The relationship between adolescent social network structure and perceptions of school climate


Smith, Colin J. (2016). The relationship between adolescent social network structure and perceptions of school climate.


This study employed data from the National Longitudinal Study of Adolescent to Adult Health (Add Health) to examine the relationship between school social network variables and adolescent student perceptions of school climate. School climate is a multi-dimensional construct that represents a student’s feelings of connectedness with the school institution and social community. As a result, positive perceptions of school climate have been linked to improved outcomes across a broad spectrum of student life, including academics, social-emotional health, and pro-social behavior. While climate is frequently examined through school attributes, little research has been done to explain its relationship to the patterns of social relationships within the student population. As a student’s perception of school climate, represented by their holistic impression and relationship with the institution of school, is so greatly dependent on the social context within which they are embedded, it is imperative to understand and explain the effect of network structure at the school level. In response to this need, the purpose of this study is to explore the ways in which the structure of students’ social relationships at a school level is associated with their perceptions of school climate. In order to understand the transactional relationship between climate and network structure, a quantitative cross-sectional design was used to examine data at the school level through standard and sequential predictor entry multiple linear regressions. In addition, interaction terms were created in order to understand the way that school size moderates this relationship. Significant transactional relationships with school climate were found with both school size and racial salience, while a significant interaction effect was found between school size and racial diversity. Results indicate important implications not only for school size, but the organizational makeup of social sub-divisions within the school. Recommendations for future research includes replication with a contemporary sample, alternate statistical methodology, and the design of network-based climate interventions.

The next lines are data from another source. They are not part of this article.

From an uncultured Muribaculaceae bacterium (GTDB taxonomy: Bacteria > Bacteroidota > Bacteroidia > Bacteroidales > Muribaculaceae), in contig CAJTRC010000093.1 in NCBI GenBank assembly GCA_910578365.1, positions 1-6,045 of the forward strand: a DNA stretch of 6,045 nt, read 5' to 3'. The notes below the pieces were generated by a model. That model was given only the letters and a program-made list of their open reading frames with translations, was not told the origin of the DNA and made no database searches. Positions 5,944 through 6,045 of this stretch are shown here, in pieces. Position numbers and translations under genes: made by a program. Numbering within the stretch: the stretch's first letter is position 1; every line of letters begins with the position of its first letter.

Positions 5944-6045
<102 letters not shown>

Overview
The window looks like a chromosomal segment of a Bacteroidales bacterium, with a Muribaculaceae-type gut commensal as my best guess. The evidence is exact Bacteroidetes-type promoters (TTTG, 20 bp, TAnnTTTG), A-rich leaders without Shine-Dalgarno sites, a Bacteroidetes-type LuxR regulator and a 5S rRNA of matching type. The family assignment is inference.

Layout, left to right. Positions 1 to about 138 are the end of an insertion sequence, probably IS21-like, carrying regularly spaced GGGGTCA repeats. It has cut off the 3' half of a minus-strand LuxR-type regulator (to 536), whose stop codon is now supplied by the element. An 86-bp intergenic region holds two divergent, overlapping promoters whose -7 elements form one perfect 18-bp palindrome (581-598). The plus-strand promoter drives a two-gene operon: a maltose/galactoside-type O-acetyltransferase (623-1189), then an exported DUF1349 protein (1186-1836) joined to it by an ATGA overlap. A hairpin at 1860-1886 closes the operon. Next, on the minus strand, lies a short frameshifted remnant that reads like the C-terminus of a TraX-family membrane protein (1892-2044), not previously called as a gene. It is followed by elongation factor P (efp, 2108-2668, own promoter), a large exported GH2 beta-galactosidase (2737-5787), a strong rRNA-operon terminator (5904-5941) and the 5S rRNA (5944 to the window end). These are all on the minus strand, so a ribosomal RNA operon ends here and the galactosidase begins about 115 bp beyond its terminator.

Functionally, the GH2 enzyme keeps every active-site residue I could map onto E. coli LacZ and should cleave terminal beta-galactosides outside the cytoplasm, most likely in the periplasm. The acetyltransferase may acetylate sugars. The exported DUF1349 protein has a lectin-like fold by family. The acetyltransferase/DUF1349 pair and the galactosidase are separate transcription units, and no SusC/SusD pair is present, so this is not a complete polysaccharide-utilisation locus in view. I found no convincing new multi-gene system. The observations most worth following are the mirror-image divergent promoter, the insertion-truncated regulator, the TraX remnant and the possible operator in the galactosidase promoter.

Reference Type



Smith, Colin J.

Series Author(s)

Cook, Clayton R.

Year Published


Volume Number



University of Washington

Reference ID